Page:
ASSURANCES have been given that Cheadle's Local Neighbourhood Policing team will not be reduced in the next four years.
The assurance came during a visit to Cheadle Town Council by Local Policing Team (LPT) Commander of Staffordshire Moorlands Inspector Jon Ward on Monday, December 17.
Inspector Ward was there to introduce himself so that the councillors could "put a face to the name". He has been in the Staffordshire Moorlands since August and has been in the police force for 16 years.
Originating from Leeds, he has been stationed most recently at Hanley police station. He said that parish and town councils and councillors were important members of the community and he hoped to get around to meeting all of them personally and hoped everyone and working closely with everyone.
Councillor Richard Alcock asked how long Inspector Ward would be staying in Cheadle, as it seemed there was "someone new every few months".
Inspector Ward said he hoped to be in the Moorlands for as long as possible and he had no immediate intention to move.
He explained that there were ten LPTs across the county and former Staffordshire Moorlands Inspector Claire Riley had been promoted to Chief Inspector at Newcastle, which is why she moved.
He also said that the majority of the LPTs were now managed by Chief Inspectors
Councillor Ray Wood asked for assurance that the local police neighbourhood policy would stay.
Inspector Ward said that Chief Constable has stated publicly that there would be no reduction in staffing up to 2018 and the staffing figures currently of 225 would remain.
Councillor Margaret Locker welcomed Inspector Ward to the meeting and informed him that there was a newly reformed Police Liaison Panel beginning in Cheadle, which she had asked for and hoped to attend at the next meeting.
She said that County Councillor Mark Deaville had also given his support and she hoped that Inspector Ward would take this on board and that they could all work together.
Inspector Ward said that there are strategic objectives for local communities and as he hoped to make improvements the Police Liaison Panel would have an important part to play.
Councillor Neil Plant asked whether the 101 police contact number was operational at night as he had problems getting through.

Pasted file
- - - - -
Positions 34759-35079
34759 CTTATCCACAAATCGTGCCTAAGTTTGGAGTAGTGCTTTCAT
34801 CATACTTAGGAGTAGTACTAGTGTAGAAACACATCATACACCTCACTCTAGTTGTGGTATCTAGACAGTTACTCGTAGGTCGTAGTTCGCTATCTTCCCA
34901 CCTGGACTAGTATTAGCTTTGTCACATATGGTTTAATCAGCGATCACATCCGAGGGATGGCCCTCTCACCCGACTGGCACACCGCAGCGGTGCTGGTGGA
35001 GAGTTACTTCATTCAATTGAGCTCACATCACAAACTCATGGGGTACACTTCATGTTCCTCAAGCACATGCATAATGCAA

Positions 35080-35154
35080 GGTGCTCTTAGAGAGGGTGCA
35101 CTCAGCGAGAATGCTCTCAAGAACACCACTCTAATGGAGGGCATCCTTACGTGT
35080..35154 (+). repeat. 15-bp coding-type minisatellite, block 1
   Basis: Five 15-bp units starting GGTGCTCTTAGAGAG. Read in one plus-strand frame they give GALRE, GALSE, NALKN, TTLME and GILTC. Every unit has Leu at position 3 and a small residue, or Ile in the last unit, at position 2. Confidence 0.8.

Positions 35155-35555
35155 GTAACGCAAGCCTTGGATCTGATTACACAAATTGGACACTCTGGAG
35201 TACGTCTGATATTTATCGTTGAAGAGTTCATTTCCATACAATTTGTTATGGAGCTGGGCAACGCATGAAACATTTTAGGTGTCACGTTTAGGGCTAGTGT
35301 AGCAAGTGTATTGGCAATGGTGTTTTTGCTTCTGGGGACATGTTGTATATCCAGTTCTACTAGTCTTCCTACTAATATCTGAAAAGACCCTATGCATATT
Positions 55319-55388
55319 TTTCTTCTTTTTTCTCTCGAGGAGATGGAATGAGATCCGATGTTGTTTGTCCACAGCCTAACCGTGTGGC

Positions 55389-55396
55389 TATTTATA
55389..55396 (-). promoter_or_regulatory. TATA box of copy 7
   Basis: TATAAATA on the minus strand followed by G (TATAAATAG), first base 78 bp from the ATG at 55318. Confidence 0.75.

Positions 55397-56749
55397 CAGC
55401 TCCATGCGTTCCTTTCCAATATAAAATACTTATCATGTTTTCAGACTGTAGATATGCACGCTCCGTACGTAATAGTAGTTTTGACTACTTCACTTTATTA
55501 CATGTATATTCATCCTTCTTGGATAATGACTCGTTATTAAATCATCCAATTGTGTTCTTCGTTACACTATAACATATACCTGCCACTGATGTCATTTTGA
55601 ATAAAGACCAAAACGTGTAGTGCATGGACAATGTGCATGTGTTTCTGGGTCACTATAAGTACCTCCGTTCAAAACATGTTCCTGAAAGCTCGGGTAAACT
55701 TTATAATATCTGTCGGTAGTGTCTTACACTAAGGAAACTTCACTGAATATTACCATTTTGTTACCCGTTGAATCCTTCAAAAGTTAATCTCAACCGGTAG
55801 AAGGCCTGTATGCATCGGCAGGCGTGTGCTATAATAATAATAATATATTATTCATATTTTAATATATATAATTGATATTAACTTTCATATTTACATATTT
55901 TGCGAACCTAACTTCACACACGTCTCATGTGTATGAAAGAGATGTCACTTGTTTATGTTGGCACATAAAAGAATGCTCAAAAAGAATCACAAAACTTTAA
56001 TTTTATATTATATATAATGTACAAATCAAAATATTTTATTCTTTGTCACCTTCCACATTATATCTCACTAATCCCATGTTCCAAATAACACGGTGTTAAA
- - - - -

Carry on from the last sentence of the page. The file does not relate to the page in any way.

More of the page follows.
Inspector Ward said he did not know of any problem, but that they were amalgamating the control room and there would now be one main control room at Headquarters and if there were problems in future he could be contacted directly on his extension number.
Councillor Peter Elkin said that he would also like to welcome Inspector Ward and that he was one of the co-ordinator's of the Neighbourhood Watch in Cheadle.
He said that PCSOs in Cheadle were very important and that he had worked well with PCSO Mark Bridgwood who was extremely helpful and wished Inspector Ward good luck.
Inspector Ward said that when PCSOs were first introduced people were unsure about them and wanted to see police officers on patrol. But now they have come to accept that they are doing an excellent job certainly that is here in the Moorlands.
He said that there are more PCSOs than neighbourhood officers, but that PCSOs were utilised for the problem solving issues i.e. neighbour disputes, but when these escalate to become a criminal issue the neighbourhood officers step in. He said that PCSO Mark Bridgwood was a good asset.
Councillor Peter Warrillow asked whether anything could be done about inconsiderate parking on pavements, an example was at the junction of Friars Close and Prince George Street, he had received complaints from residents who could not walk on the pavement due to inconsiderate parking.
Inspector Ward said that the police no longer deal with parking issues, yellow lines etc unless it causes a danger.
Councillor Gary Bentley asked whether Inspector Ward could look at the restrictions put on the parades held in the town as in recent years routes had been restricted because of the lack of police manpower and given enough notice it should not be a problem.